Health and Human Services Secretary Kathleen Sebelius misrepresented part of the Affordable Care Act on Wednesday as she testified before a House committee.
Sebelius told lawmakers it would be “illegal” for her to sign up for coverage through the law’s insurance marketplaces because she receives health benefits through her job.
“If I have affordable coverage in my workplace, I’m not eligible to go into the marketplace. That’s part of the law,” she said.
But people who have employer-based coverage are, in fact, allowed to decline that coverage and shop through the exchanges. They simply can’t receive tax subsidies to help cover the cost of their premiums, said Tim Jost, a law professor at Washington & Lee University.
Sebelius herself might still be ineligible for the exchanges because she’s on Medicare ““ but that’s not the reason she gave at Wednesday’s hearing.
The question of which political officials will go into the exchanges is a charged one that often misses the point of Obamacare. The law was primarily designed to serve the individual market ““ people who don’t get insurance through their job and buy it on their own, instead.
Sebelius noted that she has health insurance through her job ““ the same coverage available to all federal employees who have health care benefits, including members of Congress. And the federal government, like almost all large employers, covers a significant part of its employees’ premiums.
Members of Congress and their staffs must purchase coverage through the exchanges, but the federal government can still cover its normal share of their premiums.
By asking Sebelius to buy coverage through the exchanges, Republicans would be asking her to pay her entire premium on her own, despite having access to a traditional employer-based policy.
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"Even if House Republicans manage to get enough members of their party on board with the latest version of their health care bill, they will face another battle in the Senate: whether the bill complies with the chamber’s arcane ... Byrd rule, which stipulates all provisions in a reconciliation bill must affect federal spending and revenues in a way that is not merely incidental." Democrats should have the advantage in that fight, "unless the Senate pulls another 'nuclear option.'”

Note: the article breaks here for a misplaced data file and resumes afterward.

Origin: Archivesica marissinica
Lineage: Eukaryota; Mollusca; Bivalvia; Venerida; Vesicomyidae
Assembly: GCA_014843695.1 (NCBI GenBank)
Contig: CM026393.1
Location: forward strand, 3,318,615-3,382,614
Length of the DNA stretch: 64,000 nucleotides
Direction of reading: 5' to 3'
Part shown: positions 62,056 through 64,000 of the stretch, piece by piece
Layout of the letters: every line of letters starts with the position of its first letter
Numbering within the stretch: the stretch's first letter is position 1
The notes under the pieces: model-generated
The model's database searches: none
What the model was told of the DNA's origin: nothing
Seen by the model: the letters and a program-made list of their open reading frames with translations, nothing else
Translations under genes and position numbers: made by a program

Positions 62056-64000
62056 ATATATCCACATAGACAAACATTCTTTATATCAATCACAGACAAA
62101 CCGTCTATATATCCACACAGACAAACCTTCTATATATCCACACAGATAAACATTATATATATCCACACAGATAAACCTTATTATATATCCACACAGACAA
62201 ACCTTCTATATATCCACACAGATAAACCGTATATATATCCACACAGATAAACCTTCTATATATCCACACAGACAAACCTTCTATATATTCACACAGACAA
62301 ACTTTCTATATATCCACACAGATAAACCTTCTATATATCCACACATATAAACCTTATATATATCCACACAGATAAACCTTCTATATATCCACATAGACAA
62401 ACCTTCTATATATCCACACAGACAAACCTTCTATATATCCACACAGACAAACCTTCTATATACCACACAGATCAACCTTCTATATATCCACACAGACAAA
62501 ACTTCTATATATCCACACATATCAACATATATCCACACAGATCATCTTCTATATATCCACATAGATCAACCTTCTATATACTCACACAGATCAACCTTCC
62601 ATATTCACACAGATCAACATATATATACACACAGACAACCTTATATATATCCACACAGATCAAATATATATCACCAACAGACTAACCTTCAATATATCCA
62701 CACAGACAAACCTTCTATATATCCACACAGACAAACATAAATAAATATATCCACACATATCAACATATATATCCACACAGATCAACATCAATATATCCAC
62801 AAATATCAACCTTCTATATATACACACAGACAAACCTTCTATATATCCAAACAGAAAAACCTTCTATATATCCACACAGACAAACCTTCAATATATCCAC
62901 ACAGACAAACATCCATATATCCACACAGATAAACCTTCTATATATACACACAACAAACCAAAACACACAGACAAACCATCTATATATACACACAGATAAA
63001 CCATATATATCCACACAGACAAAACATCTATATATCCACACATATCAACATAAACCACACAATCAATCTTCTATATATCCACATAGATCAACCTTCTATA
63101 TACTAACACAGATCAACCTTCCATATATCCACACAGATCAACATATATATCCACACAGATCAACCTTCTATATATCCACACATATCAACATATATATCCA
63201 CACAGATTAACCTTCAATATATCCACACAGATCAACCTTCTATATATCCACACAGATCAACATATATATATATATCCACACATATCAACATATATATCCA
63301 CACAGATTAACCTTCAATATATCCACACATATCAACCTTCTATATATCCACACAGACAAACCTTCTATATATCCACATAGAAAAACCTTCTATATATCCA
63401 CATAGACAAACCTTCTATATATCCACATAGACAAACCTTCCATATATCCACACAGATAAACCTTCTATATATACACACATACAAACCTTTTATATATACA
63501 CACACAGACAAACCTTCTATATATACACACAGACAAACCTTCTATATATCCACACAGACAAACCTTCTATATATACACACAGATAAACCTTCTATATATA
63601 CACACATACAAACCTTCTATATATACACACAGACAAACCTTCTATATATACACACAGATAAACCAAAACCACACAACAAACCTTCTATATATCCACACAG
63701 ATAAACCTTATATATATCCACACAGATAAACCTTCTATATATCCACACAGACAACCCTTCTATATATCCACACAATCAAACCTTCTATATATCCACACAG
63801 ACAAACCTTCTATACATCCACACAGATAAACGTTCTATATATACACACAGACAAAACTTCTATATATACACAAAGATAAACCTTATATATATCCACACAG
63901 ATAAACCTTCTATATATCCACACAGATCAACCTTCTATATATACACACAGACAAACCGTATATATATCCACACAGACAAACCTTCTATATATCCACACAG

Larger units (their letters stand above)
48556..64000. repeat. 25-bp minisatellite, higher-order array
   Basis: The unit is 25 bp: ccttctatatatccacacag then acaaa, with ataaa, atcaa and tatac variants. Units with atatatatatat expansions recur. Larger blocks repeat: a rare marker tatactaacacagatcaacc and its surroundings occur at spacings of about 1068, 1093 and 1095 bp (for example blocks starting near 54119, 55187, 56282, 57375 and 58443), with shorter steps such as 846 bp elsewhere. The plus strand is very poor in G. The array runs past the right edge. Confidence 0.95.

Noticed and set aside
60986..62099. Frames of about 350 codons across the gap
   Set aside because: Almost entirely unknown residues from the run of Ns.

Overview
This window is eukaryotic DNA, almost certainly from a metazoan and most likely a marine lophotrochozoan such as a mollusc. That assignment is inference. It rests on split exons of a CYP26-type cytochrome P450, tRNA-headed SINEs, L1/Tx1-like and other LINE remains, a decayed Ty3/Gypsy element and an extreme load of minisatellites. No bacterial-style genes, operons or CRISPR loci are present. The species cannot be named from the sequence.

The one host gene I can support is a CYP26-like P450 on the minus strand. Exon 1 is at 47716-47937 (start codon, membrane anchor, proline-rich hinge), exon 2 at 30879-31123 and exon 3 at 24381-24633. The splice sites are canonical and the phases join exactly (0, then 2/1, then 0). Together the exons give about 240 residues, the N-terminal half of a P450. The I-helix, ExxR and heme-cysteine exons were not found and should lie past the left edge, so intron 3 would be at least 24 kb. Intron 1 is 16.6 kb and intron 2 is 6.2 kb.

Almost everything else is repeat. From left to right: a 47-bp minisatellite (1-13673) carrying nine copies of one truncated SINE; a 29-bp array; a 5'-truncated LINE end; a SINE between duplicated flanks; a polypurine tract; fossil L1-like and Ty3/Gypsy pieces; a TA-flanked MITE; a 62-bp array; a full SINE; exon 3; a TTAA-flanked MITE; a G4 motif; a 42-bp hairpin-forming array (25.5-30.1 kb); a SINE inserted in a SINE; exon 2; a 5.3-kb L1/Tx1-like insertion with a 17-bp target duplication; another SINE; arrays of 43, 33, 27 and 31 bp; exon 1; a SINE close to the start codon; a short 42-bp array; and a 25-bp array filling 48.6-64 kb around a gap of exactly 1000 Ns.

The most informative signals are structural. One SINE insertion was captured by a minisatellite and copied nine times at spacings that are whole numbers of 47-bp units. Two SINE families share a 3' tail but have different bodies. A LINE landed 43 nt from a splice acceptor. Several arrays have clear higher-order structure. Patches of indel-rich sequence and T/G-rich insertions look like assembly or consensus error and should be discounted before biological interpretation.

The House has passed a one-week spending bill that will avert a government shutdown which was set to begin at midnight. Lawmakers now have an extra week to come to a longer agreement which is expected to fund the government through the end of the fiscal year in September. The legislation now goes to the Senate, where it is expected to pass before President Trump signs it.
President Trump’s portrayal of an effort to funnel more Medicaid dollars to Puerto Rico as a "bailout" is complicating negotiations over a continuing resolution on the budget. "House Democrats are now requiring such assistance as a condition for supporting the continuing resolution," a position that the GOP leadership is amenable to. "But Mr. Trump’s apparent skepticism aligns him with conservative House Republicans inclined to view its request as a bailout, leaving the deal a narrow path to passage in Congress."
Democrats in the House are threatening to shut down the government if Republicans expedite a vote on a bill to repeal and replace Obamacare, said Democratic House Whip Steny Hoyer Thursday. Lawmakers have introduced a one-week spending bill to give themselves an extra week to reach a long-term funding deal, which seemed poised to pass easily. However, the White House is pressuring House Republicans to take a vote on their Obamacare replacement Friday to give Trump a legislative victory, though it is still not clear that they have the necessary votes to pass the health care bill. This could go down to the wire.